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HindawiBioMed Research InternationalVolume 2018, Article ID 4246874, 7 pageshttps://doi.org/10.1155/2018/4246874Clinical StudyThe Influence of the Crown-Implant Ratio on the Crestal BoneLevel and Implant Secondary Stability: 36-Month Clinical StudyJakub Hadzik ,1,2 Maciej Krawiec,1 Konstanty SBawecki,1 Christiane Kunert-Keil ,3Marzena Dominiak,1 and Tomasz Gedrange 1,31Department of Dental Surgery, Wroclaw Medical University, ul. Krakowska 26, 50-425 Wrocล‚aw, PolandDepartment of Oral Implantology, Wroclaw Medical University, ul. Krakowska 26, 50-425 Wrocล‚aw, Poland3Department of Orthodontics, Technische Universitaฬˆt Dresden, Carl Gustav Carus Campus, Fetscherstr. 74, 01307 Dresden, Germany2Correspondence should be addressed to Jakub Hadzik; [email protected] 21 January 2018; Accepted 4 April 2018; Published 16 May 2018Academic Editor: Gilberto SammartinoCopyright 2018 Jakub Hadzik et al. This is an open access article distributed under the Creative Commons Attribution License,which permits unrestricted use, distribution, and reproduction in any medium, provided the original work is properly cited.Introduction. When the era of dental implantology began, the pioneers defined some gold standards used in dental prostheticstreatment for implant-supported restorations. Referring to traditional prosthetics, it was taken for granted that the length of animplant placed in the alveolar bone (the equivalent of the root) should exceed the length of the superstructure. Aim of the Study. Theaim of the study was to determine whether implant length and the crown-to-implant (๐ถ/๐ผ) ratio influence implant stability and theloss of the surrounding marginal bone and whether short implants can be used instead of sinus augmentation procedures. Materialand Methods. The patients participating in the study (๐‘› 30) had one single tooth implant, a short (OsseoSpeed L6 ร˜4 mm,Implants) or a regular implant (OsseoSpeed L11 and L13 ร˜4 mm, DENTSPLY Implants), placed in the maxilla. The evaluationwas based on clinical and radiological examination. The crown-to-implant ratio was determined by dividing the length of thecrown together with the abutment by the length of the implant placed crestally. Mean crown-to-implant ratios were calculatedseparately for each group and its correlation with the MBL (marginal bone loss) and stability was assessed. The authors comparedthe correlation between the ๐ถ/๐ผ ratio values, MBL, and secondary implant stability. Results. Positive results in terms of primaryand secondary stability were achieved with both (short and conventional) implants. The MBL was low for short and conventionalimplants being 0.34 0.24 mm and 0.22 0.46 mm, respectively. No significant correlation was found between the ๐ถ/๐ผ ratio andsecondary stability as well as the ๐ถ/๐ผ ratio and the marginal bone loss. Conclusions. Short implants can be successfully used tosupport single crowns. The study has revealed no significant differences in the clinical performance of prosthetic restorationssupported by short implants. Clinical trial registration number is NCT03471000.1. IntroductionThe crown-to-root (๐ถ/๐‘…) ratio is commonly used by dentalclinicians to qualify a tooth for a fixed dental crown. Itis believed that a proper ๐ถ/๐‘… is one of the key factors inachieving a long-term prognosis in prosthetic rehabilitation[1โ€“3]. The importance of a proper ๐ถ/๐‘… ratio may be explainedby the biomechanical concept of a class I lever, so whena disproportionate ๐ถ/๐‘… ratio occurs, the periodontium ismore susceptible to injury due to heavy occlusal forces. Thisphenomenon was studied, for example, by McGuire andNunn in a prospective study on predicting tooth loss forperiodontal patients [4]. There are no strict guidelines for a๐ถ/๐‘… ratio, but when a periodontium is healthy the optimal๐ถ/๐‘… ratio for a fixed crown is considered 1 : 2 or less [1, 5].When the era of dental implantology began, cliniciansstarted using certain guidelines associated with natural teethfor the implant-supported fixed crowns. It was taken forgranted that the length of an implant placed in the alveolarbone (the equivalent of the root) part should exceed thelength of the superstructure.Many studies have shown that the success of implantosseointegration is considerably dependent on its surfaceand it has been proven that osteoblastic cells adhere morequickly to rough surfaces [6โ€“8]. Many methods for increasingthe dental implant roughness were described; one of them

2is the the sandblasted and acid-etched surface created bythe combination of sand-blasting and acid-etching is themost relevant and most commonly used method, and itssignificance has been documented in numerous studies [9โ€“11].Before implant surface modifications were widely recognized in the literature, in case of insufficient bone volume,augmentation procedures had been the only solution toensure sufficient bone volume [12]. In the maxilla, in caseswith vertical dimension deficiency, the augmentation in themaxillary sinus prior to the planned implantation is oftennecessary to obtain sufficient bone volume to stabilize adental implant. Many biomaterials (including autografts,allografts, xenografts, and alloplasts) may be successfullyused in these techniques, but sinus lift procedures featurethe risk of complications, such as the perforation of theSchneiderian membrane (7โ€“30% depending on the usedtechnique and instruments) [13โ€“15].The indisputable progress and improvement of theimplant surface enabled implant length reduction while stillmaintaining proper stability and functionality. Short implantscould be used in cases where traditional implants preceded bythe grafting procedure were the only solution. Furthermore,the implant surface modification also made it possible to stopfollowing the guidelines used in traditional prosthetics. Thebarrier to maintaining a proper crown-to-implant (๐ถ/๐ผ) ratiowas exceeded. A considerable number of studies addressedthe issue of implant length as a predictor of implant survival,but they achieved inconclusive results. However, it has beenpointed out that the excessive ๐ถ/๐ผ ratio could impair longterm implant survival [16].On the other hand, the recent literature indicates verypromising results and argues that short implants may safelyreplace regular implants; however, due to their sophisticatedsurface, short implants remain stable when loaded with acrown longer than the implant itself [17โ€“19].The aim of the study was to check whether the crownimplant ratio influences the secondary implant stability andthe marginal bone level [MBL] in implants loaded withsingle nonsplinted crowns. It was also assessed whether theuse of increased ๐ถ/๐ผ ratios for short implants would be assuccessful as for long implants proceeded by maxillary sinusaugmentation with a xenograft.2. Material and MethodsFor the purpose of unifying the nomenclature in themanuscript, authors use the word superstructure for theprosthetic crown with the abutment.2.1. Experimental Design. This prospective study was conducted based on clinical and radiographic examination. Thestudy protocol was approved by the local ethical commission (Bioethics Committee at Wroclaw Medical University,approval number KB 427/201). All patients gave two writtenconsents: the first was general consent to have dental implantsplaced, and the other consent involved the participation inthe study. The study has been conducted in full compliancewith the Declaration of Helsinki. The primary protocol ofBioMed Research Internationalthe study assumed a larger group of patients; however, only30 patients were included in this long follow-up period.Other patients because of long evaluation period resignedfrom participation in the project; others because of poorcompliance were excluded from the project.The evaluation in this study group of patients incorporated 30 adults (10 males, 20 females), with a mean ageof 45.5 years, who had DENTSPLY implants placed at theDepartment of Dental Surgery at Wroclaw Medical University. The patients who met the inclusion criteria were dividedat random (by drawing lots) into two groups according to themethod of treatment provided.Group 1 (G1; ๐‘› 15 patients) had conventionaldental implants (OsseoSpeed L11 ร˜4 mm and L13 ร˜4 mm)[DENTSPLY Implants, Waltham, MA, USA] placed, preceded by the sinus lift procedure from a lateral windowapproach with the application of the xenogeneic bone graftGeistlich Bio-Oss [Geistlich AG, Wolhusen, Switzerland].The lateral window approach sinus lift surgery was performed6 weeks prior to the implant placement by the same surgeon.Group 2 (G2; ๐‘› 15 patients) had short implants(OsseoSpeed L6 mm ร˜4 mm) [DENTSPLY Implants, Waltham, MA, USA] placed without sinus lift and augmentationprocedure.2.2. Inclusion and Exclusion Criteria. Nonsmoking patientswith no systemic or local diseases were qualified.Additional inclusion criteria were as follows:(i) Minimal apicocoronal height of the alveolar ridge of6 mm in the region of the implant insertion in thepresurgical qualification(ii) Minimal width of the alveolar ridge of 6-7 mm in theregion of interest(iii) HKT (height of the keratinized tissue) higher than2 mm(iv) API 35 (Approximal Plaque Index)(v) PI 25. (Plaque Index)(vi) Bone Type III or D2 were included in the study(vii) No graft procedures in the area of interestIn both groups, D2 (Misch) was the radiologically andclinically assessed bone density based on presurgery CT scansand intrasurgery clinical evaluation. The surgical procedurewas performed under the same conditions and by the samemedical team with induced local anesthesia. All patients wereinstructed to rinse their mouths with 0.12% chlorhexidinesolution (twice a day until suture removal) and to takethe prescribed antibiotics and analgesics (Augmentin 1,0 intabl. One dose at one hour before the surgery and then5 days after implant placement 1,0 g every 12 hours). Inaddition patients in Group 1 where the sinus floor waselevated received additional antibiotic therapy when thesurgery was performed (Augmentin 1,0 in tabl. One dose atone hour before the surgery and then 5 days after implantplacement 1,0 g every 12 hours). Nonresorbable sutures wereremoved 7โ€“14 days after the implant placement. In all cases,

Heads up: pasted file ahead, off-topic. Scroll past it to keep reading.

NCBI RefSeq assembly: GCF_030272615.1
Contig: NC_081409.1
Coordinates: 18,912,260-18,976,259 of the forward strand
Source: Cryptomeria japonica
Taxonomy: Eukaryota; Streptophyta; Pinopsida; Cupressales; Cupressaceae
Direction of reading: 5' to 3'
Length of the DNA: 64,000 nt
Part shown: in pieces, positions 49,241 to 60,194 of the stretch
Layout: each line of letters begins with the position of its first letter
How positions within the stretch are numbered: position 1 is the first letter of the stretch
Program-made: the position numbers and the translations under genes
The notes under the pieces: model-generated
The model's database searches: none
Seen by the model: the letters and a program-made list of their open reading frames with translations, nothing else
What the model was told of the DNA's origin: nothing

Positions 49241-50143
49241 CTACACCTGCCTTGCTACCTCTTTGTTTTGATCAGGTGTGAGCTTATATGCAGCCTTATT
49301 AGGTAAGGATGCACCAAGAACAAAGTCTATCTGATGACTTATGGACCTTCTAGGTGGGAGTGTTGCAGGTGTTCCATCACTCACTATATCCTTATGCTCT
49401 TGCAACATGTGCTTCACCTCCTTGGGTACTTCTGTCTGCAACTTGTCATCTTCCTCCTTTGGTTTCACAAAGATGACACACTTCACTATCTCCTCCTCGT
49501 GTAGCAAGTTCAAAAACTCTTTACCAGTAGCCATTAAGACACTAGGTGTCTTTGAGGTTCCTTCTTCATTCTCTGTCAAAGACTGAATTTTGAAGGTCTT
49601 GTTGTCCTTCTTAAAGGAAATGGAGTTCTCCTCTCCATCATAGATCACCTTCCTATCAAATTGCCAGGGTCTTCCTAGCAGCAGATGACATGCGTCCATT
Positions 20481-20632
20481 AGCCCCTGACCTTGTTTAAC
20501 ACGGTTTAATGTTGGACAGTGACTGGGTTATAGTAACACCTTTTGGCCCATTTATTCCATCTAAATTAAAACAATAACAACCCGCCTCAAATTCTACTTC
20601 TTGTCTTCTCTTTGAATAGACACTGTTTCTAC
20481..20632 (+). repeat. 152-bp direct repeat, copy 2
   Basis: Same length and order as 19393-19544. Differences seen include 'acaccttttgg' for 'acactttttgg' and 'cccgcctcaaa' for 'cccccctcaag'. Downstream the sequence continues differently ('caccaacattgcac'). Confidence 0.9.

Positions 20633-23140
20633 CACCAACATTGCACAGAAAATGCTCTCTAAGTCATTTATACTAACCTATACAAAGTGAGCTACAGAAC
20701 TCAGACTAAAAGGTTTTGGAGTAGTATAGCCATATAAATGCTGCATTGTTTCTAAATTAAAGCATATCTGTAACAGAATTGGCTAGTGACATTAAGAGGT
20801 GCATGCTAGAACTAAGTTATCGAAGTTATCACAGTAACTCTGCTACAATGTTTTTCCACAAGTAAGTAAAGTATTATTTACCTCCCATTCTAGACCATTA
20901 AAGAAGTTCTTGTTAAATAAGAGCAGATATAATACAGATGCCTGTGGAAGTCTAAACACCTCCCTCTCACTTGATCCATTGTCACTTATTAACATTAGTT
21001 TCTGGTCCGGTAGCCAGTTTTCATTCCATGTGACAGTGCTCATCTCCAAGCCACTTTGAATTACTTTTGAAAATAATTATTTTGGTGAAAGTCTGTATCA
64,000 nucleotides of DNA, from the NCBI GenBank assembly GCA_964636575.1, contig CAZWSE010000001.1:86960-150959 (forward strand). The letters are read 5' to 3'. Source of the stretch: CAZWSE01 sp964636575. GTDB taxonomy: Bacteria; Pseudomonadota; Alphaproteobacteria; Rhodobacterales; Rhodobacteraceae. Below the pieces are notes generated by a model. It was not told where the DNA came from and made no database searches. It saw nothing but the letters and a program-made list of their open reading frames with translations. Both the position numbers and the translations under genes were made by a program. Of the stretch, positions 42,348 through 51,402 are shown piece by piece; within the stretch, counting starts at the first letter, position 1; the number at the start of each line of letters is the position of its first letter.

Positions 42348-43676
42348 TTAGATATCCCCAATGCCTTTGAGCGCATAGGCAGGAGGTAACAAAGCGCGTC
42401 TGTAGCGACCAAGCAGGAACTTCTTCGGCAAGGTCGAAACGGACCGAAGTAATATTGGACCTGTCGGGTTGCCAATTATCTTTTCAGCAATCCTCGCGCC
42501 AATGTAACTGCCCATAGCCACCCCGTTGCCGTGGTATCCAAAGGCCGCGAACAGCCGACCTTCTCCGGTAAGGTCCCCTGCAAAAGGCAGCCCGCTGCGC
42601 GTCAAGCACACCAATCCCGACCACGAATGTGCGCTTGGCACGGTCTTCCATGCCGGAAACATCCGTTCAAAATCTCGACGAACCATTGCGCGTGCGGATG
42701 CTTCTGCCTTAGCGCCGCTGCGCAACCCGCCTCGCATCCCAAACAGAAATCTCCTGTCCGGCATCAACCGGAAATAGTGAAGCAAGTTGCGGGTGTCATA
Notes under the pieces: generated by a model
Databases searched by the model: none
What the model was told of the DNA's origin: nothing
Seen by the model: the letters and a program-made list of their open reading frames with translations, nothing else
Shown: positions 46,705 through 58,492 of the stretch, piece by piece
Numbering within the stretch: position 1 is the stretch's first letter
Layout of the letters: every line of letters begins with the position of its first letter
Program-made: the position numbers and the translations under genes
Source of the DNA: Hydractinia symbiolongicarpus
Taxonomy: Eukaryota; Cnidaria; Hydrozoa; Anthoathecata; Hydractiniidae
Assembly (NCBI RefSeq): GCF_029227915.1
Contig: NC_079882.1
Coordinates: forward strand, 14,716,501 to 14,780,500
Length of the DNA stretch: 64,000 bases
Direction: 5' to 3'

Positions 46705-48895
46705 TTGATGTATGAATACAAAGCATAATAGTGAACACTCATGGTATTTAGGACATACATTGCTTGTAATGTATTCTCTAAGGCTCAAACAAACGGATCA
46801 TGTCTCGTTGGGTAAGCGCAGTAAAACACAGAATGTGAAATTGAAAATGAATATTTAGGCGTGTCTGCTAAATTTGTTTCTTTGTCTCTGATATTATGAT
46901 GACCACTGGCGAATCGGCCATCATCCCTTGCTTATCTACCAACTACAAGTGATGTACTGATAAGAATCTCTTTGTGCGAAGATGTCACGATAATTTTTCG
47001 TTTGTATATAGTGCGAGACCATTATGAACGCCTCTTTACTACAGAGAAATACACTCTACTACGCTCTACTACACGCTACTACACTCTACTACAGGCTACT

BioMed Research Internationalfinal restorations were manufactured and cemented withresin based semipermanent cement 6 months after implantplacement. All implants in this study were loaded with singlenonsplinted crowns.CBCT (Cone Beam Computed Tomography) [Galileos D3437, Sirona Dental, Germany] and RVG [Visualix eHD,Gendex Dental Systems, USA] were taken for each implantanalyzed and measured to assess the crown-implant ratio. Theinitial CBCT and RVG taken immediately after the implantplacement (T0) and CBCT and RVG radiographs taken after36 month (T1) were used to assess the marginal bone levelchanges. The loss of the marginal bone was measured basedon the CBCT image and using a standard RVG periapicalX-ray done with the use of a straight angle technique witha positioner. The CBCT image offers transrectal views sothe measurement can be made around the implant. On theperiapical X-ray, the bone level was measured on the mesialand distal site of the implant and the mean values werecalculated. The measuring points on CBCT were locatedaround the implant (4 points around each mesial, distal,buccal, and palatal) and the mean values were calculated.To indicate the value in millimeters, in each case the radiological measurement was calibrated with the previouslyknown length of the implant. Then the mean value of themeasurements from both CBCT and RVG was calculated andthese mean values were presented in the manuscript.For Periotest , measured in PVT Periotest Values [Periotest Classic, Medizintechnik Gulden, Germany] examination was performed to assess secondary implant stabilityafter 36 months. In all cases, the Periotest evaluation wasconducted in the same manner. Each implant was evaluatedat 4 different location points, each with a different directionof the excitation: 2 points at the buccal (45 degrees from themesiobuccal direction, 90 degrees from the buccal direction,both at the half the height of the supragingival part of thecrown) and similarly on the palate, each excitation place wasevaluated 3 times. The mean was calculated for all evaluationpoints for each implant.The crown-to-implant ratio was determined by dividingthe length of the superstructure (crown and the abutment) bythe length of the implant that was placed crestally (Figures 1and 2). Mean crown-to-implant ratios were calculated separately for each group and its correlation with the MBL (MBL marginal bone loss) and implant stability was evaluated.The authors compared the correlation between the range of๐ถ/๐ผ ratio values, the MBL, and secondary implant stability,respectively.2.3. Statistical Analysis. The statistical analysis was performed using GraphPad Prism 6 software [GraphPad Software, Inc., USA]. Spearmanโ€™s rho test was used to measurecorrelation. All data were given as means standard deviation (SD). ๐‘ƒ 0.05 was considered statistically significant.3Figure 1: Periapical digital radiograph of a short implant (Astra Techimplant system OsseoSpeed TX 4.0 S; ร˜4 mm, 6 mm long). The๐ถ/๐ผ ratio measurement method is presented. Radiological status 36months after implant placement.Figure 2: Periapical digital radiograph of a regular implant (AstraTech implant system OsseoSpeed TX 4.0 S; ร˜4 mm, 11 mm long).The ๐ถ/๐ผ ratio measurement method is presented. Radiological status36 months after implant placement.1.0 2.7 PTV). The marginal bone level loss was low andsimilar in both groups (G1 and G2: 0.22 0.46 mm and 0.34 0.24 mm). No significant difference in the MBL between shortand regular implants was found (Table 1).The average ๐ถ/๐ผ ratio in G1 was 1.063 and in G2 1.69(Table 2). No significant correlation between the ๐ถ/๐ผ ratioand the secondary stability was found as well as for the ๐ถ/๐ผratio and the marginal bo